The above-mentioned free rotatability of 360° about the workpiece can also be achieved with the embodiments illustrated in FIGS. (1a, 1b) and (2a, 2b). This is achieved in that a workpiece table having a single centrally mounted base is set up in the measuring region and the fixed reference points (10, 20) for the respective individual linkage arms are mounted under the table instead of at the edge of the measuring region. In this way, the linkage arm is rotatable about the base of the table. A pivotal connection at the upper end of the elevation measuring device then becomes unnecessary.
A great many measuring problems can be solved with a coordinate measuring apparatus having the configuration of the coordinate measuring apparatus of FIG. 5. Up till now these measuring problems such as inclined bores in prismatic workpieces or rotational parts for example, required a complex round table or an inconvenient measuring probe configuration or a rotational-translational link.
The guide arms 113 and 123 having linear scales in the embodiments according to FIGS. 5 to 7 can furthermore be replaced with interferometric linear measuring systems. This is then especially advantageous if large measuring lengths are desired with the guide arms then becoming too long to be manipulated. An embodiment modified for measuring long lengths is shown in FIGS. 8a and 8b. A rotatably journalled plate 411 is mounted on each of the two columns at the rearward end of the base plate 101 and a laser generator 412 having an interferometer head 415 mounted thereon is, in turn, mounted on each one of the plates 411. In FIGS. 8a and 8b, the corresponding column is identified by reference numeral 410. A carrier plate 414 is mounted on the rotational bearing 129 on the upper part 108 of the elevation measuring device and a reflector prism 421 measured by the interferometer 415 is mounted on the carrier plate 414. A second reflector prism 422 is, in turn, rotatably journalled on the carrier of the prism 421 and is measured from a second interferometer (not shown) on the other column. The carrier plate 414 is caused to always follow with the aid of a tension wire 416 so that the measuring beam 413 of the interferometer impinges perpendicularly onto the reflector prism 421. For this purpose, the tension wire 416 is guided over the two rollers 418 and 419 on the rotatable plate 411. The tension of the wire is produced by a counterweight 420 which is guided in the hollow column 410. A corresponding arrangement for follow-up is provided for the second prism 422.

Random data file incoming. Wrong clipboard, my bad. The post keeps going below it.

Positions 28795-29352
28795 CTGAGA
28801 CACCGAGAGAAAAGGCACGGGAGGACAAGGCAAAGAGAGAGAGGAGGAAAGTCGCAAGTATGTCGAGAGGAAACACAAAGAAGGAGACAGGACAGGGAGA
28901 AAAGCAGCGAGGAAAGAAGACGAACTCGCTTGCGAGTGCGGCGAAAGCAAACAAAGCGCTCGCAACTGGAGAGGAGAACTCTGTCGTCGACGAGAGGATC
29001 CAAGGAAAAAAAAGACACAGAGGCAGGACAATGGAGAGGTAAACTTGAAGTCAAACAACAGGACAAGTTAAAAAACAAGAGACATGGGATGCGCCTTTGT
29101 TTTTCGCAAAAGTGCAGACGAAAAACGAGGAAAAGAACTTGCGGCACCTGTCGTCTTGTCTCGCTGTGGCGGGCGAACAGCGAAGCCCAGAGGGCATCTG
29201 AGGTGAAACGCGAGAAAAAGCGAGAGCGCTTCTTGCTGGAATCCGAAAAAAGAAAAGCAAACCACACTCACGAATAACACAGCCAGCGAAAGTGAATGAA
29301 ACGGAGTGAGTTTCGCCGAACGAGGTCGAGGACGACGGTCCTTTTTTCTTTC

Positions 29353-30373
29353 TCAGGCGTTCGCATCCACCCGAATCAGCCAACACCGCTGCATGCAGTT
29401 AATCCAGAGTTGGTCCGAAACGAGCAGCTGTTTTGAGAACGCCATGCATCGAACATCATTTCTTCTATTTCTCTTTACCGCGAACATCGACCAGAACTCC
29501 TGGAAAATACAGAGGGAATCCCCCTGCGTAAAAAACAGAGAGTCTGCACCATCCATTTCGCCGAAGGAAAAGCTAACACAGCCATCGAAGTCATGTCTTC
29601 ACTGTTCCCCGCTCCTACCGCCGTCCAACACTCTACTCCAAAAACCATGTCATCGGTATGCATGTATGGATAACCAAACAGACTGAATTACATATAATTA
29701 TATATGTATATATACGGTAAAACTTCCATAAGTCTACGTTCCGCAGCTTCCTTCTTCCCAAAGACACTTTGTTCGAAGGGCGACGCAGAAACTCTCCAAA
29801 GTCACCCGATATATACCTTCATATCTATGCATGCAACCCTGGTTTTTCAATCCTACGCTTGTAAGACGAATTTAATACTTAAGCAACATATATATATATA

The position of the rotational axis (A) in the horizontal plane (X, Y) can be definitively determined on the basis of simple trigonometric relationships with the aid of both interferometric measuring beams 413 and 423. This is shown in FIG. 9a wherein the spacing between the two rotational axes in the columns 110 and 120 is designated by reference character (L) and the distances measured by the interferometer systems from these rotational axes to the rotational axis (A) on the elevation measuring device 102 are designated by reference characters r4 and r5, respectively.
However, for carrying out coordinate measurements, it is necessary that the precise location of the contact ball Tk in the plane be known. For this purpose, the rotational position of the elevation measuring device 102 or of the carrier 103, must be determined. This is achieved by means of the angle encoder 128 (FIGS. 7 and 8a) which indicates the angle δ4 between the axis of the probe pin of the measuring probe 107 and one of the two arms in the case of the embodiment of FIG. 7 and one of the two measuring beams in the case of the embodiment of FIG. 8a. From this it is possible to determine the coordinates (X, Y) of the contact ball Tk in the plane with a knowledge of the distance (h) between contact ball Tk and the rotational axis (A). The distance (h) is shown exaggerated in FIG. 9a. It is advantageous to maintain this distance as small as possible since then only a low cost sensor having low resolution and not having a high measuring precision can be used for measuring the angle δ4. A rigid guide rod can be utilized in lieu of the tension wire or be utilized in addition thereto when the above-mentioned precondition is not provided and when the reference line against which the angle encoder 128 measures is not determined with adequate precision with the aid of tension wires 416.